• Barco January 20, 2016, 9:32 pm

    I would dearly love to know just exactly WHO designs these hideous nightmares.
    And Vito, you’re full of it; The P.38 didn’t make the 1911 obsolete. The fact is that the 1911 has handily outlasted the P.38 by decades.

    • steve January 20, 2016, 11:44 pm

      whoever it is thank you…..what a beautiful gun. well though out and trying to teach the old dog some new tricks…can’t wait to try one…proofs in the pudding …I try to not judge a weapon from a picture or someone elses review….I judge it when its in my hand.

    • Sal August 6, 2017, 4:25 pm

      The 1911’s design has outlasted the P38’s design but the 9mm is the most commonly made pistol caliber in the world. You can carry what you want but I’d rather be in a fire fight with 9 extra rounds. No disrespect to my .45 carrying fellas.

  • Denny Parker January 19, 2016, 7:25 pm

    I would love to see it ported like the old Springfield V10s. Great design but the ss models were to heavy. This would be a great platform if ported.

  • Larry January 19, 2016, 6:20 pm

    Good review. Who knows, maybe that trigger will improve with use. Generally, I don’t care for the finger-grooves, but who knows, if I were to pick the pistol up, I might find that they fit my hand really well. I saw where one guy said that he stopped listening as soon as you said that you were a Glock guy…ignore them. I personally love Glocks and 1911’s, and revolvers. Thanks for the review.

    P.S. I’d bet that one day, perhaps soon, the more traditional 1911 makers such as Colt and Springfield will introduce a 1911 with a polymer frame.

  • Peter January 19, 2016, 4:30 pm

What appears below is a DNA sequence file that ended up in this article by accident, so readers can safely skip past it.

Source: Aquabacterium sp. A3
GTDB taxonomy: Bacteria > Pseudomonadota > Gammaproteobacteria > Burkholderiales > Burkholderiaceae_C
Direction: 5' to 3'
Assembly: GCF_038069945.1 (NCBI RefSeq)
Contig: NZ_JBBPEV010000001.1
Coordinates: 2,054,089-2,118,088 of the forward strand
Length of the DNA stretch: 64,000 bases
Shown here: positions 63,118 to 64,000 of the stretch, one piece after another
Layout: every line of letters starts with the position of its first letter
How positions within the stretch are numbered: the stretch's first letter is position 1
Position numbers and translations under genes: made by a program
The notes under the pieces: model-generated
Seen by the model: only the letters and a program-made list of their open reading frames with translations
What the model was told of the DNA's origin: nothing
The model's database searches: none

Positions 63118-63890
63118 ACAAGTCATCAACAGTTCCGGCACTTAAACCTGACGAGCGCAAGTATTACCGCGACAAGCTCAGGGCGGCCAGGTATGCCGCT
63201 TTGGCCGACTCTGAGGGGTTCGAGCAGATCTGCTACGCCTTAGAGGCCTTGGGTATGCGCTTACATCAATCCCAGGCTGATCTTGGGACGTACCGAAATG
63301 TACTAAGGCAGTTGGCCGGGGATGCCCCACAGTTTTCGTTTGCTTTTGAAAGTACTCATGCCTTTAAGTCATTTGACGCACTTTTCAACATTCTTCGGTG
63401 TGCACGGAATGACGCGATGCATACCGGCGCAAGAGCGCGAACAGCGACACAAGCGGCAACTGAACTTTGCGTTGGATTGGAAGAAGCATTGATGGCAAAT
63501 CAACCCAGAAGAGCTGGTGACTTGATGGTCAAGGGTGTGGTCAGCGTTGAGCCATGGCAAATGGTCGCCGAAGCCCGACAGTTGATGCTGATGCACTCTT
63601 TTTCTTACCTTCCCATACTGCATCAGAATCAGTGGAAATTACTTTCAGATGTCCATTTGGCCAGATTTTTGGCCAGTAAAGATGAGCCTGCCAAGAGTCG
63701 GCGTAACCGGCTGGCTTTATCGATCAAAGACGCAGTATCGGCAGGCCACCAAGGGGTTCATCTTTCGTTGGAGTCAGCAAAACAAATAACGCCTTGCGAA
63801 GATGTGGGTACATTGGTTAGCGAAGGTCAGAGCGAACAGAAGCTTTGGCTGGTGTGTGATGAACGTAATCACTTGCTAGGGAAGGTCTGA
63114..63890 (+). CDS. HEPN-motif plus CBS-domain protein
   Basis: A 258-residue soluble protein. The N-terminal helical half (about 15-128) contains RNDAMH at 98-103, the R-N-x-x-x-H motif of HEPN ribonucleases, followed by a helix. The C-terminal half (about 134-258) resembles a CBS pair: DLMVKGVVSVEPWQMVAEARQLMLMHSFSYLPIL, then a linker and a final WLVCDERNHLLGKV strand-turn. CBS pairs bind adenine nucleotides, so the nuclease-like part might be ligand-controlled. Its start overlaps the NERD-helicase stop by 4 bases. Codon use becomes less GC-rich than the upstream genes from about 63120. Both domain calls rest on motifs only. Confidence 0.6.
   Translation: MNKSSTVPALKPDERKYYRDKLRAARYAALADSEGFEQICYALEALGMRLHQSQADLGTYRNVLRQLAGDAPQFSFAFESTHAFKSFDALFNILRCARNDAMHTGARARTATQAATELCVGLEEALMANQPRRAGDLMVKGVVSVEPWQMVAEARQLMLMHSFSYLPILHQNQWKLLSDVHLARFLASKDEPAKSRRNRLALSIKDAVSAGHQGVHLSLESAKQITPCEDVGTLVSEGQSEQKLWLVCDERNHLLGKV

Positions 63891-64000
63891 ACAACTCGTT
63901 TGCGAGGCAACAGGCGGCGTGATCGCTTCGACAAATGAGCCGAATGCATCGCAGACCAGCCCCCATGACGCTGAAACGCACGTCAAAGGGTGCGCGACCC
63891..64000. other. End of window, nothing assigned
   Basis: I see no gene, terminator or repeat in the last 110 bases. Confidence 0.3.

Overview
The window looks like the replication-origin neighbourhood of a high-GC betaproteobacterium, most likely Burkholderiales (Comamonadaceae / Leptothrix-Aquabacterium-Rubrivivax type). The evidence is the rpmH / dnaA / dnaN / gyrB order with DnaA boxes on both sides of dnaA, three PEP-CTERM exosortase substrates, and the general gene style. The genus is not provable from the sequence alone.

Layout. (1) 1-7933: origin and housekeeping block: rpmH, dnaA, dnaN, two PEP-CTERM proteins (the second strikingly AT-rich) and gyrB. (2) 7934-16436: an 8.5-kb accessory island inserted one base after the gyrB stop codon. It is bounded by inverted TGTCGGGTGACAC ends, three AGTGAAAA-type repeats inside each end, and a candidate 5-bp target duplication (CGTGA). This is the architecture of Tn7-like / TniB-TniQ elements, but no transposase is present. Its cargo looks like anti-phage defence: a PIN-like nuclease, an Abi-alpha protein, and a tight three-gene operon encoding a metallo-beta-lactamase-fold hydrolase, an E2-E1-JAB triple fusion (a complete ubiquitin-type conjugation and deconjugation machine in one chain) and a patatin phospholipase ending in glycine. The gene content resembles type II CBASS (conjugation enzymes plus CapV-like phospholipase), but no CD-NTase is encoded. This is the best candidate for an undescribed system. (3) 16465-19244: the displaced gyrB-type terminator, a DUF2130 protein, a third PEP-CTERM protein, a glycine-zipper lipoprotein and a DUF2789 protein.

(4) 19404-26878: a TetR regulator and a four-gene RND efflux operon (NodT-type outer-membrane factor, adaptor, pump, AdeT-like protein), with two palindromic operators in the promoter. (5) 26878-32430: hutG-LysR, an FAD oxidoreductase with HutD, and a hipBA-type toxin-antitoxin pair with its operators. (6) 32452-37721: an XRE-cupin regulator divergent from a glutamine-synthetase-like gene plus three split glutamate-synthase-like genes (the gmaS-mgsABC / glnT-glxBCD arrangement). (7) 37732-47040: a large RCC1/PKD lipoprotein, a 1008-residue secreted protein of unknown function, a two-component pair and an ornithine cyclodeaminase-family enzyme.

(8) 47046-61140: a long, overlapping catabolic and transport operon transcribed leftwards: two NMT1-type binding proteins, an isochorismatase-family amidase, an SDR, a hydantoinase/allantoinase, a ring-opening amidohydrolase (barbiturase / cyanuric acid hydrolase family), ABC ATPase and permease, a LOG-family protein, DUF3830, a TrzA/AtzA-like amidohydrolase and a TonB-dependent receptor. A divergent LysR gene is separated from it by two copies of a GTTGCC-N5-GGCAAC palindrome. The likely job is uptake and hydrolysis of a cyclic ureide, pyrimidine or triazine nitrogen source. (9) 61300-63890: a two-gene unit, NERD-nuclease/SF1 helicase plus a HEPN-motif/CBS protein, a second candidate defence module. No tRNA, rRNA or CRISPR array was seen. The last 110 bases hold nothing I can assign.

I stopped watching the video at; “I’m a Glock Guy” …I’m sorry!

  • don A. January 19, 2016, 10:47 am

    I’ve been waiting for the release of this 1911. I seen it early last year but it was in its testing stages still. I’m glad they decided to go forward with it. I will have one of these for sure. Everyone bashes polymer pistols when it comes to 1911’s, looks like they can put their foot in their mouths now. I’m kinda excited!!

  • Vito Monopoli January 19, 2016, 9:56 am

    Polymer or not, a 1911 is still a 1911. In 1938 when Walther came out the P38, the 1911 became obsolete. Then the next step in evolution was the Glock. End of story. In 1903, Henry Ford came out with the Model T. It was a great car, and he was a great man. Do you want to drive a Model T as your primary vehicle? No, right? 1911’s are great target guns, and so are CZ model 97’s. Except that the CZ has a decocker, and you don’t have to carry it, ‘Cocked & Locked’. CZ doesn’t have a grip safety, so you can fire it in a tight situation, even if you are wounded. If you carry a 1911 for self defense, and you find yourself in a situation where you are injured, and you are in close quarters, and you cannot see your assailant, but you know where he is, and you need to bend and twist your wrist around an object, the mechanics of you arm and wrist will not let you hold the grip safety and pull the trigger. Even if you are NOT wounded, your body will not let you do this. Don’t believe me? Try it. Stand up against a wall, near a corner, and bend and twist your wrist to where it hurts. Then see if you can hold the grip safety, and pull the trigger. You won’t be able to. Why do you need a grip safety anyway? What purpose does it serve? All of you 1911 lovers swear by them only because they are part of our heritage, and you idolize it’s inventor. That’s it.I like them myself…as a target gun. Most of those target models have the grip safety removed, and you don’t carry a target gun loaded and cocked. Most shooting rages do not let you. They are accurate, and the trigger is great. But a carry and defense weapon its not. I have a Glock M22 Gen 1. I’ve had it for a long time, and I have never had it go off prematurely, nor have I ever shot myself in the foot while pulling it out of the holster. Yes, I had some one tell me that he didn’t like Glocks because he was afraid that he might shoot his foot off while drawing it. I told him that he was poorly trained. If I ever want a pistol in 45 ACP, I’ll buy a CZ 97. But if you like 1911’s for competition, great. They are good guns for that, but not for defending you and your loved ones.

    • Ed Hopkins January 19, 2016, 10:43 am

      This entire post is idiotic!

      • Niko Warpaths October 22, 2016, 7:51 pm

        I have to agree it is an idiotic post nothing short of clueless and outright stupid.

    • don January 19, 2016, 11:15 am